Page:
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Credit: Mira Shetty

United Nations High Commissioner for Human Rights Zeid Ra'ad Al Hussein spoke at the Perry World House to open a discussion on the global refugee crisis.  

The Perry World House hosted a colloquium titled “Prospects for Reform on International Migration and Refugees” on April 10. The conference focused on discussing methods for reform on the issue of international migration along with expressing the need for global human rights. Penn Provost Wendell Pritchett introduced the high commissioner’s keynote speech.

“When we envisioned Perry World House a few years ago, we envisioned a vibrant global community,” Pritchett said. “One that brings in expertise on international challenges from inside and out of academia. Our guest today confidently has the expertise to address the fact that universal human rights are under siege around the world.” 

Al Hussein’s address focused on the concrete ways that human rights are currently being degraded internationally. 

“We see attacks on the Universal Declaration of Human Rights stemming not just from authoritarian or autocratic leaders, populists, or demagogues,” he said. “We see it also from cultural radicalists who have thrusted forth arguments that were once disregarded.”

Al Hussein proceeded to explain the need for global caution in preserving human rights. He used internet access as an example of a development people take for granted.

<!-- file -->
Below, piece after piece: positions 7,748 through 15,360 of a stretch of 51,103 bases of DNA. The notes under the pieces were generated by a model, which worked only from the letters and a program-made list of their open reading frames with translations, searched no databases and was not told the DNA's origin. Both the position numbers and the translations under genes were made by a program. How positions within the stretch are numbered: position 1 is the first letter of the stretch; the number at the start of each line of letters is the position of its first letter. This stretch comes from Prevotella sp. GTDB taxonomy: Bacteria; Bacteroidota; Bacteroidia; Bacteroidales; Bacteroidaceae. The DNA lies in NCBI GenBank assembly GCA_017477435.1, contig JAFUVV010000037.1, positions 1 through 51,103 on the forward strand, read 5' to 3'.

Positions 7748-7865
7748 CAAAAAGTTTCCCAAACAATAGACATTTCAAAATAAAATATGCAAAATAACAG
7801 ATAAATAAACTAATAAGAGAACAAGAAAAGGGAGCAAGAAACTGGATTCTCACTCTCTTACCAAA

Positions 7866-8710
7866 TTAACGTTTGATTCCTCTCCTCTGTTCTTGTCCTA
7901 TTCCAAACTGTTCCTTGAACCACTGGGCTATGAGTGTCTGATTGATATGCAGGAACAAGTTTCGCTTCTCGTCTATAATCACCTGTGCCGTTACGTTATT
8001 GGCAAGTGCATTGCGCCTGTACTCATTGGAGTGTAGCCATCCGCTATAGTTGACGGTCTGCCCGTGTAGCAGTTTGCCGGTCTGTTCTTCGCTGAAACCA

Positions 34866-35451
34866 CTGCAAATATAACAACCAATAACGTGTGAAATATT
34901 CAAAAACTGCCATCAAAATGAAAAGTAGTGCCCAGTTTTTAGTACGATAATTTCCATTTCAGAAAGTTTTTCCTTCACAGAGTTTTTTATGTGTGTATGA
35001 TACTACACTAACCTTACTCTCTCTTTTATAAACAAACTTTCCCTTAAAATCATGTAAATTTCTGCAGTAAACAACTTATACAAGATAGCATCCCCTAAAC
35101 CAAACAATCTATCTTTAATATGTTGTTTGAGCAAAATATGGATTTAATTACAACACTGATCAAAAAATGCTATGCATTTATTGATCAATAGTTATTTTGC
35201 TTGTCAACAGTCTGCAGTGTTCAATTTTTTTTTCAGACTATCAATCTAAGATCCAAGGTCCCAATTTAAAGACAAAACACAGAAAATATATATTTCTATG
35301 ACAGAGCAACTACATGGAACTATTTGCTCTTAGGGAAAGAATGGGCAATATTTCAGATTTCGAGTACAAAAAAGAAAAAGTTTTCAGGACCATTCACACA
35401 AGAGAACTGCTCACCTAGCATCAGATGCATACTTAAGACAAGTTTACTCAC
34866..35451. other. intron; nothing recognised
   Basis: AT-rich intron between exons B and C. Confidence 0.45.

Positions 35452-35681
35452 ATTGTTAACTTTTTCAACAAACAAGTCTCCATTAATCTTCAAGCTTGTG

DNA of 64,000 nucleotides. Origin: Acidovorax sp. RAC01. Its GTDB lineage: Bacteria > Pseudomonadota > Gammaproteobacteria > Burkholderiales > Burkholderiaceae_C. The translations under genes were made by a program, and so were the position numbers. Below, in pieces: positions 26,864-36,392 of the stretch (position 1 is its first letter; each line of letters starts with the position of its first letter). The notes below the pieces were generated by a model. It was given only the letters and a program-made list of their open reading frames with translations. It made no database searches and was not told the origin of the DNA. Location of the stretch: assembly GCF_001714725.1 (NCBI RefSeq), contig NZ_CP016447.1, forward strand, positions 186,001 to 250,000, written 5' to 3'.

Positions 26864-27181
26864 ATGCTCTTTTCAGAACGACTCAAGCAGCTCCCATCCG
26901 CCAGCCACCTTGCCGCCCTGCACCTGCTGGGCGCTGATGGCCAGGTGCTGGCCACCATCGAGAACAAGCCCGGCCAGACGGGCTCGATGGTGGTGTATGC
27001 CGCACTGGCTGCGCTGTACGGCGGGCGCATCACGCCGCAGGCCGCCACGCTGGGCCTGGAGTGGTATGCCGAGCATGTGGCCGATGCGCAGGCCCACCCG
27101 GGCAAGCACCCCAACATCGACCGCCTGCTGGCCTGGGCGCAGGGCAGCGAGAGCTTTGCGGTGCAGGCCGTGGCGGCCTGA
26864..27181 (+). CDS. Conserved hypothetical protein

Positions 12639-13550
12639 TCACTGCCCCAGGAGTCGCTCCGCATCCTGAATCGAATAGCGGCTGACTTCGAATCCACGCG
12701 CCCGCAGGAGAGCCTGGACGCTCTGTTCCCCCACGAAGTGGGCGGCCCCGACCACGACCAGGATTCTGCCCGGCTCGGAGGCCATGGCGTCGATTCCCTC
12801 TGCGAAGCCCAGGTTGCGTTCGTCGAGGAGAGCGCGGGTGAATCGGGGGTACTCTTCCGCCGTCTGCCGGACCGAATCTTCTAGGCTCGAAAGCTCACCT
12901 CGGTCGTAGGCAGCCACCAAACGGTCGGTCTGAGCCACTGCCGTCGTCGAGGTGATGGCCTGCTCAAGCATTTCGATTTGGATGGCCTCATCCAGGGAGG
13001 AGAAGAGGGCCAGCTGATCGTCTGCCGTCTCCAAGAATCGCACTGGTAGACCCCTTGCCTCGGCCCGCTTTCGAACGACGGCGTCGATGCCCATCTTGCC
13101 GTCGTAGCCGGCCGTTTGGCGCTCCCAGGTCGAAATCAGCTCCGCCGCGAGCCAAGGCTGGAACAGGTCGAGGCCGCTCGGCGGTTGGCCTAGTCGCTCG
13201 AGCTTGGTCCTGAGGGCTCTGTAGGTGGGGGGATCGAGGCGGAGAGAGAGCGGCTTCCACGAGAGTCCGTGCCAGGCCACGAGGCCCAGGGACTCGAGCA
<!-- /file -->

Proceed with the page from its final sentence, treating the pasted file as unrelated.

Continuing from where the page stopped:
“What makes us think that the Internet will never go away? Because it’s global and we all have access?” he asked. “Europe once thought a general European war was impossible. Northern Europe was globalized, there was free trade and open migration. Then, there were two world wars. Humans easily can destroy everything, and we’re a moment away from returning to pre-industrial conditions.”

Credit: Mira Shetty

Al Hussein also expressed that an open dialogue about a topic like human rights would be outlawed in many of the countries that he has worked with throughout his career, emphasizing the need to value discussion opportunities like this conference.  

Along with Al Hussein’s address, other guest speakers were invited to participate on a panel about the role of journalists in reporting on refugees and migration. Another panel focused on the global concern for population displacement.

Second-year student at the Penn Law School, Emily Rieburn, expressed her admiration of Al Hussein’s speech. 

“I really liked how specific Zeid’s address was,” she said. “He continuously gave specific numbers, such as how small the whole migration is compared to the stable global population. He also gave stories about women that he’s met with that are imprisoned for nothing more than just a miscarriage. He sees a common value in victims despite the common West and East divide we see.”

College sophomore Lucy Corlett similarly conveyed her enthusiasm for the event. 

“I came here looking for answers because I wonder a lot about what’s being done in the world to combat mass genocide and other atrocities,” she said. “Zeid really gave me those answers. The only way to combat these issues is by speaking out and through young people enacting change. It was such an affirmation for me.”

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